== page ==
How to Survive Flu Season
It often starts with feeling a little sleepy or lethargic and before you know it, you’ve got the flu and it’s too late!
The flu is highly contagious and those affected can spread it from the day before you even start showing symptoms up to a week after developing symptoms.
It’s awful, often debilitating, sometimes known as ‘man-flu’ and can steal us away from our lives at what feels like the worst possible times! So, what else do we know about it?
- It was responsible for 1,100 deaths in Australia in 2017.
- It can cause serious complications such as pneumonia, especially in the elderly, young children, people with long term medical conditions and pregnant women.
- It can increase your chance of heart attack or stroke.
- The flu vaccination doesn’t contain any live virus that can give you the flu.
Some tips to keep yourself and others protected
- Get an annual vaccination from your healthcare professional.
- Stay home if you’ve got the flu and avoid being around others.
- If you need to cough, do so into the inside of your elbow/sleeve or tissue.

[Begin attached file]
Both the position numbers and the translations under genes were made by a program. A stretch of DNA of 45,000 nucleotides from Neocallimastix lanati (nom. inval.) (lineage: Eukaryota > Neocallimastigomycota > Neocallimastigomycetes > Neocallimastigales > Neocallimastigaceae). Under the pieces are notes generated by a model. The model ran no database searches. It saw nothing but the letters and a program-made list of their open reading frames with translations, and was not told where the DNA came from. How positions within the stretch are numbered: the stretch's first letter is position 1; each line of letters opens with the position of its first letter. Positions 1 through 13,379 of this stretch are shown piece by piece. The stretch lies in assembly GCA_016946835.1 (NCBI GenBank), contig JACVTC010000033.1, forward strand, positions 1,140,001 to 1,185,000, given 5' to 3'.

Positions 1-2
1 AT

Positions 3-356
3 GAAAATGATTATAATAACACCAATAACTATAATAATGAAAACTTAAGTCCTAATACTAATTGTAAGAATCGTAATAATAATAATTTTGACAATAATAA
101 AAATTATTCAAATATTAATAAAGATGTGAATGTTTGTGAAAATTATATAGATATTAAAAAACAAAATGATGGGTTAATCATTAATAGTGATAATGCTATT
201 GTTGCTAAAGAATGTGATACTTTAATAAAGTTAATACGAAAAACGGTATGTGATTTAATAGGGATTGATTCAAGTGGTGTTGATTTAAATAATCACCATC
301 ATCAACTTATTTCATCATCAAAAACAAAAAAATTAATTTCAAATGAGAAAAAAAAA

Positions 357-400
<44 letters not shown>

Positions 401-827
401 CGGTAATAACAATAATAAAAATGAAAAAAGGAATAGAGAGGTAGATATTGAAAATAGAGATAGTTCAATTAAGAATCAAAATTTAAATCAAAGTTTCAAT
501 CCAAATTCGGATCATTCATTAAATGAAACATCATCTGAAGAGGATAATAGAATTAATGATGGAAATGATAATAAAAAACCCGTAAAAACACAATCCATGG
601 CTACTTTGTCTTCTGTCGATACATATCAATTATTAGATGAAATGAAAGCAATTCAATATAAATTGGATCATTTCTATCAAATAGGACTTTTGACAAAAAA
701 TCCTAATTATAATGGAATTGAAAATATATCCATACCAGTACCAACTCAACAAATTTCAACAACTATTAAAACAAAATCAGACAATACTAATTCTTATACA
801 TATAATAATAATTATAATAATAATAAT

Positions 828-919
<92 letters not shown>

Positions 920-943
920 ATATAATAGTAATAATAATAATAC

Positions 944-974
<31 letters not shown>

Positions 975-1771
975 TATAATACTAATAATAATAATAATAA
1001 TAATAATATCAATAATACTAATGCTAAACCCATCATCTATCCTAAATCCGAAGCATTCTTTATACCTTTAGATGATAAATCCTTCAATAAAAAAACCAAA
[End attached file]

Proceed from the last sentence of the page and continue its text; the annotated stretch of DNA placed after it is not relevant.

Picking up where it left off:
- Wash your hands regularly.
Think you have the flu? Most people recover on their own, just make sure you rest up and stay hydrated. If you’re worried you should seek advice from a medical professional and always call 000 in an emergency. See Better Health for more information and advice.
For twenty-three years I’ve been an inpatient in hospital roughly a billion times- (okay, probably a million) but for the sake of my credibility in writing this let’s go with a billion. I’ve definitely determined a favourite vein for blood tests, I’ve memorised the exact tea/coffee/meal schedules, and semi shamefully/semi proudly I admit I’ve mastered the balancing act of rolling my orange-juice-topped IV machine back to bed after visiting the patient kitchenette snack drawer. There is a plethora of things you’ll learn about, yet no one tells you about being in hospital.
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